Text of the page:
The Department of Home Affairs (DHA) has published its new draft identity management policy for public comment. The policy aims to introduce a new ID system in the country which will act as a single source of information on all South Africans.
The department said that the current Identification Act is now more than 20 years old and is not based on a policy that considers key local and global developments in managing official personal information.
“This in part explains why the current legislation and systems are outdated, fragmented and do not fully align with constitutional principles of equality, non-discrimination and human dignity,” it said.
In addition to outdated legislation, the department also acknowledged issues with crime and corruption which has led to the theft of identities in South Africa.
“It is currently possible for anyone who has not applied for an ID to successfully claim and use the identity of another person who has also not applied for an ID,” the DHA said.
It explained that this is possible because the biometrics of South African children are not captured after birth.
“The DHA currently has no way to reliably verify that a child who presents a birth certificate as proof of identity during interactions with the department – for example, when applying for an ID for the first time – is truly the person whose birth the certificate is meant to certify.
“Any child can lay claim to the identity of another child and such instances have been recorded.”
To address these and other issues, the DHA has made the following recommendations:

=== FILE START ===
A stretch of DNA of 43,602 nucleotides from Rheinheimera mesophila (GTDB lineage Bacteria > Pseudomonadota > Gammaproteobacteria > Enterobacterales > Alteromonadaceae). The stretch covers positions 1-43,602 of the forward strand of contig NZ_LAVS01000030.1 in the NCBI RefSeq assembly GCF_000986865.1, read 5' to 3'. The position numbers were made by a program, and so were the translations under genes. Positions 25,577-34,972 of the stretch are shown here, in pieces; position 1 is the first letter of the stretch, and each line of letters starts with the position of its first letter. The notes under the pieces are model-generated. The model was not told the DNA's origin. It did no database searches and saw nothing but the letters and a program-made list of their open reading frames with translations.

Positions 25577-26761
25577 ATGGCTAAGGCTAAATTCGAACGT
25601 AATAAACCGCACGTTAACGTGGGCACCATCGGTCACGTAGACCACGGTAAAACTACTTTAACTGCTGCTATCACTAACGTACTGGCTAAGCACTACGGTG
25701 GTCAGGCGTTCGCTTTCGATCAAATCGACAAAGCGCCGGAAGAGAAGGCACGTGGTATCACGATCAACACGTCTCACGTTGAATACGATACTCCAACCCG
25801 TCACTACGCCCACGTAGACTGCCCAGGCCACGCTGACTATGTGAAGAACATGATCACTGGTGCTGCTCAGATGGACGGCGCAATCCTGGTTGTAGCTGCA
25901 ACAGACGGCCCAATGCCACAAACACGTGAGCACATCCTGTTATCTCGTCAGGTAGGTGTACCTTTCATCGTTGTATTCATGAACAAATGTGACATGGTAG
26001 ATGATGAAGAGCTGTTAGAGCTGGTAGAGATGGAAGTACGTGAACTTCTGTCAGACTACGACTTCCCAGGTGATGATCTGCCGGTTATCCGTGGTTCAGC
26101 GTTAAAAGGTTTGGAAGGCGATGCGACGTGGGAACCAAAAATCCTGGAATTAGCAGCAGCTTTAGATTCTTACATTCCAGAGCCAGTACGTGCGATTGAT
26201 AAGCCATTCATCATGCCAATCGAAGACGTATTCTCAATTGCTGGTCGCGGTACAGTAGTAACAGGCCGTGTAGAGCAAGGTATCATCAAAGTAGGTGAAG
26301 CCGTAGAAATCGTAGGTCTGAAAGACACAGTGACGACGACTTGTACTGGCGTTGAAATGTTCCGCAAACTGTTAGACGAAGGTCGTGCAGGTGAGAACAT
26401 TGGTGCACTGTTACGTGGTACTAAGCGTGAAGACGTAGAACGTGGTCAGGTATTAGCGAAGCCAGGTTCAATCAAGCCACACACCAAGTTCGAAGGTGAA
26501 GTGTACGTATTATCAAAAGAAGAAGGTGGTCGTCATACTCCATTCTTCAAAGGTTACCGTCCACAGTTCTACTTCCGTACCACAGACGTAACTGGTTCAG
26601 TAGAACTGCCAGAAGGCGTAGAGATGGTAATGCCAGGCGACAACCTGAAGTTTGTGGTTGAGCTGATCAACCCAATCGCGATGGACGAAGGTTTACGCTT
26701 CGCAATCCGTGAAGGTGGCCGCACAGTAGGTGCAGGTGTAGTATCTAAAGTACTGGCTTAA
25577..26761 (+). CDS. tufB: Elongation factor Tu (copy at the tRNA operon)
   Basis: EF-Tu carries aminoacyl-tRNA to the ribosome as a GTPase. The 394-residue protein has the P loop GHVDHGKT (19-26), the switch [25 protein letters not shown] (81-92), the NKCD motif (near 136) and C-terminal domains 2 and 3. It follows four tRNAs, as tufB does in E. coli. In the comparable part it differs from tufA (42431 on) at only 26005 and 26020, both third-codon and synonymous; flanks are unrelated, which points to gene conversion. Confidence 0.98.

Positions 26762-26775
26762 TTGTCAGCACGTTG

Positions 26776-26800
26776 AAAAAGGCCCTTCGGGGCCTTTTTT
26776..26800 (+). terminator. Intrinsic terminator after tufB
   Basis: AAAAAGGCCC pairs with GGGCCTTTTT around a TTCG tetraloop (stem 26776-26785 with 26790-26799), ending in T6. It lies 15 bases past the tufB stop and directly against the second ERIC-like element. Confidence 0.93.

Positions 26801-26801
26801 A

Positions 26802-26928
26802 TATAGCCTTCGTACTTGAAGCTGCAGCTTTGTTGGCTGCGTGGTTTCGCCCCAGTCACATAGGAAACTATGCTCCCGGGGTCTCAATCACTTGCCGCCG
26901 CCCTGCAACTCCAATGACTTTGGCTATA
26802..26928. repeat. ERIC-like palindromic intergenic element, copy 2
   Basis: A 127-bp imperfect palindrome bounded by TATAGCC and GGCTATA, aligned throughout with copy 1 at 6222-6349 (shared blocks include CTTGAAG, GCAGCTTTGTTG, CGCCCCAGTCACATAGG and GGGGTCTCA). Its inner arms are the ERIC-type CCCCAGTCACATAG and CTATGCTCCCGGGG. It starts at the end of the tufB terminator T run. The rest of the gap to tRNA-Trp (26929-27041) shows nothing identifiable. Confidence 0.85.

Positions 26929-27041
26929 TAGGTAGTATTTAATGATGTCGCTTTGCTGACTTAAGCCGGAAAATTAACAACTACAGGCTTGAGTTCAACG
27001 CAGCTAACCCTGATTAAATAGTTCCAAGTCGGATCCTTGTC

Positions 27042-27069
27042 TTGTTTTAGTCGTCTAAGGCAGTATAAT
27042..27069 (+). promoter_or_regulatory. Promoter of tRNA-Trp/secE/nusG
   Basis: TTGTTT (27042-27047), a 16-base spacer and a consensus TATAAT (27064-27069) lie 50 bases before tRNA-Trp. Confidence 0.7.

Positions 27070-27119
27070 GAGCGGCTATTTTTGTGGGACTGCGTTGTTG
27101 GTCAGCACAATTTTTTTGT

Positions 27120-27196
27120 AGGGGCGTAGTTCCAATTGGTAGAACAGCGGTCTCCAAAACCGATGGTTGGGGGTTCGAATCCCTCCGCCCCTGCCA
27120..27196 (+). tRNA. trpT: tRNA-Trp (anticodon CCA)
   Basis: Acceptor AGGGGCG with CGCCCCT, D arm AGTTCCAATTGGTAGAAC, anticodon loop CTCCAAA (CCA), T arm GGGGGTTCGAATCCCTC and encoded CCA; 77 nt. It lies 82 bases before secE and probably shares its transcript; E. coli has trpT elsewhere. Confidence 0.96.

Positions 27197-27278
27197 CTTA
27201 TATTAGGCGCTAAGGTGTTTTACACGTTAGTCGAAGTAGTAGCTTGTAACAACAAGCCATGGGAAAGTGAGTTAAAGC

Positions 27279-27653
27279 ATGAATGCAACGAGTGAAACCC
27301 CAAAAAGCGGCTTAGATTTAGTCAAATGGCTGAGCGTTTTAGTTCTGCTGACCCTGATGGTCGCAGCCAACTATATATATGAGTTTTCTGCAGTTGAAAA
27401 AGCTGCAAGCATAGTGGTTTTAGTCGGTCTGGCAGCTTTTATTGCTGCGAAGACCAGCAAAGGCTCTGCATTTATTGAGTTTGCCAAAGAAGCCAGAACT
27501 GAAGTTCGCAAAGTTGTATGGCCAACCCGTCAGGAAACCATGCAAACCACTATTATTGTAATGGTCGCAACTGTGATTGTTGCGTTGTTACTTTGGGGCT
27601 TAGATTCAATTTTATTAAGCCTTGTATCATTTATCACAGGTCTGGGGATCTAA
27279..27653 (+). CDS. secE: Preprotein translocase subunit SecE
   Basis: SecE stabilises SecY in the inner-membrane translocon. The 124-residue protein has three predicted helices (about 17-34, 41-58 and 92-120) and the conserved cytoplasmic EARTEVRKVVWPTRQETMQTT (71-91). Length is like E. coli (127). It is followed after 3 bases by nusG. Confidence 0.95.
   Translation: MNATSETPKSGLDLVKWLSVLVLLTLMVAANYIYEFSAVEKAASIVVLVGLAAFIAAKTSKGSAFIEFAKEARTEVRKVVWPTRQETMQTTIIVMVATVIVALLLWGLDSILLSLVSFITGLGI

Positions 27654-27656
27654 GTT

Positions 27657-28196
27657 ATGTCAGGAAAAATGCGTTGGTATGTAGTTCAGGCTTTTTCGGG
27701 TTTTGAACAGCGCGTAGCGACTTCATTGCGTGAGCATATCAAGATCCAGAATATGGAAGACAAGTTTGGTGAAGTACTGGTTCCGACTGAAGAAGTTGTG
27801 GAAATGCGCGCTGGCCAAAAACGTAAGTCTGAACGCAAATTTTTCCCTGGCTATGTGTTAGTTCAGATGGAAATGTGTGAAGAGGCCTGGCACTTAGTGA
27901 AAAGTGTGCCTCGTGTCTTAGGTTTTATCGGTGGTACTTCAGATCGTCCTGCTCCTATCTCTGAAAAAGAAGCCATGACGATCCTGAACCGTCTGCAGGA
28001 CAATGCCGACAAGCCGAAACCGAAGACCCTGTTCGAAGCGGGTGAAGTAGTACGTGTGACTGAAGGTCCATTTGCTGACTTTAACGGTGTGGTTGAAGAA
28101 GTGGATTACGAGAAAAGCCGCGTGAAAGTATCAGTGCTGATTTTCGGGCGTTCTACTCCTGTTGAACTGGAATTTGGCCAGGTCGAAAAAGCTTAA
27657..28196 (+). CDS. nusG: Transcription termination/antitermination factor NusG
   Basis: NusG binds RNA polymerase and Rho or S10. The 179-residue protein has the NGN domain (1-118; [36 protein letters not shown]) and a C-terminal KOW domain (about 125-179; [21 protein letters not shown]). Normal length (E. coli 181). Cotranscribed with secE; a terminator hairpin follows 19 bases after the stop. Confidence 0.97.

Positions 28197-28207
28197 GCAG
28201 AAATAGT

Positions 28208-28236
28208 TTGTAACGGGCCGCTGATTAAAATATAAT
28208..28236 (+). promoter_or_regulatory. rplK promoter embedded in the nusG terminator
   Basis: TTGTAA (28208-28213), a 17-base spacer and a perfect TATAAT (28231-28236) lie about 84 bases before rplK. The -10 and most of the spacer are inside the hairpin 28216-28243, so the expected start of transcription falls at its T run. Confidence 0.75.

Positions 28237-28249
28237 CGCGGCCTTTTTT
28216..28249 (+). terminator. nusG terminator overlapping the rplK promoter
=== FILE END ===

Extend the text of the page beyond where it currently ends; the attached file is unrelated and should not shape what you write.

- Records of persons throughout their lifespan – Every birth that takes place in the country, irrespective of the status of the parents, must be registered. If technology and medical conventions allow, the biometrics of children must be captured at birth. Where impossible, the biometrics of a parent must be linked to the birth certificate of a child.
- ID numbers based on parents – The identity number of a child must be processed on the basis of biographic information and linked to their parents’ identity numbers and mother’s biometric data.
- Re-registration – When possible, the biometrics of a child must be collected at birth. A facial photograph must be taken for manual identification when needed. Children must be reregistered when they reach age five with ten fingerprints and iris and facial photographs. A combination of different biometric data for children should be considered with options such as the photograph of the ear.
- Recognition of other sex/gender categories – The new legislation and population register must make a provision that enables the establishment of a category that is neither male nor female. That is, a sex/gender category that caters for biological males with feminine gender identity or expression or biological females with masculine gender identity or expression in the identity system. The sex/gender category must cater for transgender people that will enable updates of sex/gender information in the population register. The DHA said that another option is to issue a random unique identity number that is not linked to or founded on a person’s sex/gender, date of birth, place of birth or any other marker.